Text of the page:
Apple Inc. is selling $17 billion in bonds on Tuesday, according to a published report. That would make it the largest corporate bond issue ever.
Apple is selling the bonds in its first debt issue since the 1990s. The company is raising the money to give to shareholders through dividend payments and stock buybacks.
The company has $145 billion in cash, more than enough for the $100 billion cash return program it announced last week. However, most of its money sits in overseas accounts, and the company doesn't plan to bring it to the U.S. until the federal corporate tax rate is lowered.
The Wall Street Journal has reported the total value of the issue, citing unnamed bond-market participants. The paper said the yields were coming in lower than expected, and lower than Apple's credit rating would suggest. The bonds come in three- to thirty-year maturities, according to a preliminary prospectus filed by the company.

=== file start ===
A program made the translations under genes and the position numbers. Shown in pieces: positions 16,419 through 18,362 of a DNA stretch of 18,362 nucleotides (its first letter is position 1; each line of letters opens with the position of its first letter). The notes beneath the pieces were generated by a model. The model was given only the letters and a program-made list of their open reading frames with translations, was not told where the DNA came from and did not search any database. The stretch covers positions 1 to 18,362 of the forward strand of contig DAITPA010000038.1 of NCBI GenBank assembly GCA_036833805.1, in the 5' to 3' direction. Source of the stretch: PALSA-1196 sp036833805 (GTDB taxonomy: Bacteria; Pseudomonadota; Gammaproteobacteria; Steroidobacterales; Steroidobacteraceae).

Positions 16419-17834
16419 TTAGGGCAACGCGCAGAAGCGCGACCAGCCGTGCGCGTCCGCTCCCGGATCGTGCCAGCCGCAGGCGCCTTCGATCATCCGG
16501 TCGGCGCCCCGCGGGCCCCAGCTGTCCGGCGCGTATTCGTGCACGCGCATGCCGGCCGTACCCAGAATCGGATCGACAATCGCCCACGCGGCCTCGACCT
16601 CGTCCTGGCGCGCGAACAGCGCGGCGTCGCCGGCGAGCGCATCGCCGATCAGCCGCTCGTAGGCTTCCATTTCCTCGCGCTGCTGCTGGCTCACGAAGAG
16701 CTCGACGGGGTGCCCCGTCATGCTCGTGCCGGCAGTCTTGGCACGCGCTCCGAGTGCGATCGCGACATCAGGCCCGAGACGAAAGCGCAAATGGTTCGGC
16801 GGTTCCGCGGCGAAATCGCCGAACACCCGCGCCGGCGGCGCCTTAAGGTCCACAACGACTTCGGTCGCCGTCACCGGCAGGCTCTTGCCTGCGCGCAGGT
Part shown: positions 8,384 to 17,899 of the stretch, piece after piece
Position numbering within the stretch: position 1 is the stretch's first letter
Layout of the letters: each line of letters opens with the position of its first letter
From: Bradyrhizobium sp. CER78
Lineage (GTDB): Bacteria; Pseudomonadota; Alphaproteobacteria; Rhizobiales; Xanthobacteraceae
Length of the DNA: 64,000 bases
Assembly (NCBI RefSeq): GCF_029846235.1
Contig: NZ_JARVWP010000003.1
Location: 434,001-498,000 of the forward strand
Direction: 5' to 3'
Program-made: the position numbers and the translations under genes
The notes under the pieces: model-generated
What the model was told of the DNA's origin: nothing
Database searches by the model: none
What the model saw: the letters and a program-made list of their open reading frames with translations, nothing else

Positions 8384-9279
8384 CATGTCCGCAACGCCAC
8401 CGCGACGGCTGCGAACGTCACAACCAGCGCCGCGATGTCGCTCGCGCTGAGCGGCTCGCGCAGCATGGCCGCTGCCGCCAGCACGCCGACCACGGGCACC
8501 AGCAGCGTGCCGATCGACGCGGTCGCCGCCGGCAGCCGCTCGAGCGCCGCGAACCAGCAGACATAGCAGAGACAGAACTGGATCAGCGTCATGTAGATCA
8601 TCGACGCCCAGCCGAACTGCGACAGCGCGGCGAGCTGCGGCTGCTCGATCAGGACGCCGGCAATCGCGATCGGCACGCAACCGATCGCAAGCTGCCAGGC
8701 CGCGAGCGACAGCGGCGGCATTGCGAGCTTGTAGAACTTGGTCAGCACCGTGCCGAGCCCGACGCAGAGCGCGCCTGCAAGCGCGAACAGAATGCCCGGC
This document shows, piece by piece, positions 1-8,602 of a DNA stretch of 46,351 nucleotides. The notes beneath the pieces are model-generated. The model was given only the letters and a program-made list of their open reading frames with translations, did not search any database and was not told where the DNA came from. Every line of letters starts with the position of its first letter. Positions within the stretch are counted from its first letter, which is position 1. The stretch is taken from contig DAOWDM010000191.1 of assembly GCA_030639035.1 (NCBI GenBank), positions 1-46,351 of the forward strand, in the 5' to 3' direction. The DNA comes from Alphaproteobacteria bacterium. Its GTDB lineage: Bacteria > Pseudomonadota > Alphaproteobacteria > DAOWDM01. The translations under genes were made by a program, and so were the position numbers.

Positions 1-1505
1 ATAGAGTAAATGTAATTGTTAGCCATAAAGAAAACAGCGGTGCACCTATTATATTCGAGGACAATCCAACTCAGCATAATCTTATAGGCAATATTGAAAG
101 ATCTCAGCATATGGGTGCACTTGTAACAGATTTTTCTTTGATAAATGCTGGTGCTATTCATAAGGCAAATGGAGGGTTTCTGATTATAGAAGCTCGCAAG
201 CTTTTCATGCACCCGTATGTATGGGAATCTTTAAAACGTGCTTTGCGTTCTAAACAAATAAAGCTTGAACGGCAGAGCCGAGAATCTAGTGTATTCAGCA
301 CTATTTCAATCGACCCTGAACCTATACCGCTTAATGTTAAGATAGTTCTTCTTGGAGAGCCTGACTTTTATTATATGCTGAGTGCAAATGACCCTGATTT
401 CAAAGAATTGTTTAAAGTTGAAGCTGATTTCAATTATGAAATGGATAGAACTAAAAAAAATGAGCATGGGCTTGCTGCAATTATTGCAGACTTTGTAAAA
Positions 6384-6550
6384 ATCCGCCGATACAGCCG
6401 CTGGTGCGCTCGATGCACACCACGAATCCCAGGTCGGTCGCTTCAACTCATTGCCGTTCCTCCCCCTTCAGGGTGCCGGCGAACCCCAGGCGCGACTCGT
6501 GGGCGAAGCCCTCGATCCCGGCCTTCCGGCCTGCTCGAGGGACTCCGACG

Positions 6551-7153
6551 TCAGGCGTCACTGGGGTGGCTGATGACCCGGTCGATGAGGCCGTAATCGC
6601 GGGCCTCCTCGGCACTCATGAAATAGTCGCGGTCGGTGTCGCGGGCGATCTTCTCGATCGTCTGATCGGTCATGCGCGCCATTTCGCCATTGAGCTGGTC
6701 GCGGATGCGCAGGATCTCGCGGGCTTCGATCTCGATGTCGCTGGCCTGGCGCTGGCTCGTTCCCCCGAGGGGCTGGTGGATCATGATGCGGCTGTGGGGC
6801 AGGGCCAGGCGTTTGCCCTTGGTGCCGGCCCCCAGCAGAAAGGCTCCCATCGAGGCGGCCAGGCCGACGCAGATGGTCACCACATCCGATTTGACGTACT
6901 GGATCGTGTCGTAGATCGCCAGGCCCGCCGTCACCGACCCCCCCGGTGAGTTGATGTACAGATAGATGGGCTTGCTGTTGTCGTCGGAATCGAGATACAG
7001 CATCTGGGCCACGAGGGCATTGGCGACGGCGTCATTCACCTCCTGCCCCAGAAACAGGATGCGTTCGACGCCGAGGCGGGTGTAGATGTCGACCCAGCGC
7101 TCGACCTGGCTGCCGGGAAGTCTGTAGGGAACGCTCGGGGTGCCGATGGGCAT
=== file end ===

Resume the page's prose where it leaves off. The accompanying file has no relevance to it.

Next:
Ratings agencies Standard & Poor's and Moody's last week rated Apple at one rung below their highest rating for issuers. Moody's said only four non-financial companies have the highest rating, and Apple doesn't deserve it because it could adopt an even more shareholder-friendly policy, and its policy of not repatriating cash could force it to borrow more.
Research firm Dealogic said the largest previous corporate bond deal was a $16.5 billion issue by Swiss drug company Roche Holdings Inc. in 2009.